Driver forced to remove 'Jesus' slogan from car before Circuit of Ireland race
Devout Christian told to cover message or risk rally axe
A rally driver was forced to remove the word Jesus from his vehicle or withdraw from the one of the sport's biggest competitions and the most high-profile of his career.
Motorsport chiefs told veteran driver Stanley Ballantine, a devout Christian, he had to cover up a message on his bonnet, which read "Jesus is the way", if he wanted to continue in the Circuit of Ireland.
It was spotted on the front of Mr Ballantine's high-powered Mitsubishi Lancer by an official from the sport's governing body who ordered he remove it.
The 53-year-old complied by blocking out the word Jesus using masking tape – only for his car to grind to a halt with an electrical fault hours later.
The slogan came to the official's attention in the service area in Belfast's Titanic Quarter.
The Circuit of Ireland was the fourth round of the European Championships and was beamed to a huge television audience.
While Mr Ballantine accepted the decision, others were frustrated by the move, making clear their opposition to the ban on social networking sites throughout the weekend.
The local legs of the race took place here during Good Friday and Easter Saturday, the most significant weekend in the Christian calendar.
A spokesman for the European Rally Championship last night said: "The ERC conforms to the rules laid out by the Federation Internationale de l'Automobile (FIA) governing body and those rules are always respected."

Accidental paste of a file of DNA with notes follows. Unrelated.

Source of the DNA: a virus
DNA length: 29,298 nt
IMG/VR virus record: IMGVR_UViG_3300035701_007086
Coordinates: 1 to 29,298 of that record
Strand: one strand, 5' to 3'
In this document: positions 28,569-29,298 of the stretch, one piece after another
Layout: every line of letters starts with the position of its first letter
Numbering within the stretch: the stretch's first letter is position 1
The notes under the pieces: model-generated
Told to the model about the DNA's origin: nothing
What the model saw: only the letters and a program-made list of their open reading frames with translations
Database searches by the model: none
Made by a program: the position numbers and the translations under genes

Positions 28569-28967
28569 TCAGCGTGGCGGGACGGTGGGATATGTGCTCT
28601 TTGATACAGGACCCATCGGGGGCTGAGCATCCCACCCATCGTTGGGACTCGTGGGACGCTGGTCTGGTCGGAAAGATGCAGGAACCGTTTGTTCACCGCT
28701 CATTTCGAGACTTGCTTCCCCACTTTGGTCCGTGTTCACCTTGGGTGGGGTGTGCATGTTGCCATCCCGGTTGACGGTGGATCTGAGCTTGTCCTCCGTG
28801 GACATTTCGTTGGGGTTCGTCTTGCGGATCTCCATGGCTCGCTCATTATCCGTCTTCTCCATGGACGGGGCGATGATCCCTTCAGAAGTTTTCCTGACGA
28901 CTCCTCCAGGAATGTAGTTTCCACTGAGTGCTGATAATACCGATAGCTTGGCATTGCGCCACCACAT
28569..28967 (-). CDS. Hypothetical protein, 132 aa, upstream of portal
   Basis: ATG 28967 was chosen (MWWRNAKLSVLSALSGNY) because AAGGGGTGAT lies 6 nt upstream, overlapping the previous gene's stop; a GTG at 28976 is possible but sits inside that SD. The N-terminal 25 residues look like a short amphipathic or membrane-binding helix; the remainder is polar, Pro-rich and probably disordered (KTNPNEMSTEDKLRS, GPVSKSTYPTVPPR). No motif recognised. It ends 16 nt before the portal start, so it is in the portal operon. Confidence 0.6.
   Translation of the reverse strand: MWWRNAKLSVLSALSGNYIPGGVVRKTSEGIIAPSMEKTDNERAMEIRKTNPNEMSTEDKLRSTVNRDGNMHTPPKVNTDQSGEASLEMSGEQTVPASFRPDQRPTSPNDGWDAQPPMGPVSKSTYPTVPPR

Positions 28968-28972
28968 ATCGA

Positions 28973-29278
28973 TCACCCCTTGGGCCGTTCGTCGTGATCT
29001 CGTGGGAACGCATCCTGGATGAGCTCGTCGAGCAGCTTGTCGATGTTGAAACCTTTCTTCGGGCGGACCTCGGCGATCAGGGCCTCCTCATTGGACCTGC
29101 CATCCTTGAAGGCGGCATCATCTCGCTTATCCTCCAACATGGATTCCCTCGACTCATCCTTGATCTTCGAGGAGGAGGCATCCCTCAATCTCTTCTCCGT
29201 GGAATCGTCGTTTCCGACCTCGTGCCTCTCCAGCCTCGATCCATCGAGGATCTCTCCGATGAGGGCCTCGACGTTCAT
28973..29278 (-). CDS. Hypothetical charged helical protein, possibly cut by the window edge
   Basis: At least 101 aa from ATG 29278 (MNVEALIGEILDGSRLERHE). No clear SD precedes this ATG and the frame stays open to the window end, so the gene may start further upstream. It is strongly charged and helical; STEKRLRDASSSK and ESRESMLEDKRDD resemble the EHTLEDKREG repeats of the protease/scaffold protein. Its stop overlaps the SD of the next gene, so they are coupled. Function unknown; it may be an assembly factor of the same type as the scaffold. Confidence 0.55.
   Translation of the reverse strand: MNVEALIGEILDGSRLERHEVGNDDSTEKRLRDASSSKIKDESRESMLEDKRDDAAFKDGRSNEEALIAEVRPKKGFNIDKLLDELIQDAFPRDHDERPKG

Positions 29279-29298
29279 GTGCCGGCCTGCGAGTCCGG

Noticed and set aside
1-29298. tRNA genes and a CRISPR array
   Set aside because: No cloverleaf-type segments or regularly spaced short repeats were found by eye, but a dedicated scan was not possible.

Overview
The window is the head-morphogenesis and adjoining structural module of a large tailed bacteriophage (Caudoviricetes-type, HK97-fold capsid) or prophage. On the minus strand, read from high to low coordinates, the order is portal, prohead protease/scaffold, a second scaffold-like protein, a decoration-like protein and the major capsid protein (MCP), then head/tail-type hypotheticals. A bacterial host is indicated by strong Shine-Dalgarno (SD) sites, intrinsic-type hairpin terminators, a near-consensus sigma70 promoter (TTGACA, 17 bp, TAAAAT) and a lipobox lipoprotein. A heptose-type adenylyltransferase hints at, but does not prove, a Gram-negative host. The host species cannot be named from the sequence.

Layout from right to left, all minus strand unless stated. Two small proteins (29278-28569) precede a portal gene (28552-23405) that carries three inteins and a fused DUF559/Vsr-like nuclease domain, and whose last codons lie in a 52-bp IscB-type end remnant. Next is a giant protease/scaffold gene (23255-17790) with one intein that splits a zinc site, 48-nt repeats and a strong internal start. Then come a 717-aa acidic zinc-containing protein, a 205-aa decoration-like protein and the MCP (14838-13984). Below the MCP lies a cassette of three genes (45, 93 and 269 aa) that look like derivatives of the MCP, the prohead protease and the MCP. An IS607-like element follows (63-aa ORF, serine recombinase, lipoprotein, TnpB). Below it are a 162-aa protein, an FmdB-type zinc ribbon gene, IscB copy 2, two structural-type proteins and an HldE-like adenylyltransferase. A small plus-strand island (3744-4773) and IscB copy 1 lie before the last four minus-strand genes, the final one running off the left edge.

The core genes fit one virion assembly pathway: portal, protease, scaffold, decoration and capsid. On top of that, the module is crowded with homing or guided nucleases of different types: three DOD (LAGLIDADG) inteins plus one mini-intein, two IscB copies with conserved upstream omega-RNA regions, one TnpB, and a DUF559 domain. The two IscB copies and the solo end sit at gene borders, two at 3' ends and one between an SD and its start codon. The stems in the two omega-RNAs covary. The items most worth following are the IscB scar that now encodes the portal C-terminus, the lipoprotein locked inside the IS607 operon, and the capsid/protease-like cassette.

Pro-religious messages have adorned Mr Ballantine's vehicle for several years with the local motorsport authorities having no issues.
Mr Ballantine had already taken part in the first leg of the rally on Friday when the wording was spotted. The Strabane driver hadn't reckoned on the rules which govern a European championship rally on the international circuit.
They clearly state no political or religious advertising can be displayed on cars taking part.
His car's power subsequently cut out as he set off for the following day's action.
"Someone up above clearly didn't approve," a friend of Mr Ballantine's joked yesterday.
He added: "Stanley is one of the most inoffensive people you will ever meet.
"I think he was annoyed but accepted rules are rules.
"Saying that, I've never known anything like this to happen before. It's been a source of amusement rather than concern."
The Belfast Telegraph was unable to contact Mr Ballantine for comment last night.
The displaying of messages, including religious verses, on T-shirts under football tops has also been banned ahead of this year's World Cup, with players warned they will be punished if they break the rules.
The new law was proposed by the Football Association and will apply to domestic and international football.
It states: "Players must not reveal undergarments that show political, religious, personal slogans, statements or images, or advertising other than the manufacturer logo.
"A player/team of a player that reveals an undergarment that shows political, religious, personal slogans, statements or images, or advertising other than the manufacturers' logo will be sanctioned by the competition organiser or by FIFA."
The Circuit of Ireland was the fourth round of the FIA European Championships.
Last Thursday it was given a rousing send-off at the ceremonial start of the prestigious sporting event at Belfast City Hall.
Stages were held in Co Down and Co Antrim before finishing on Saturday night at the Titanic Bu ilding.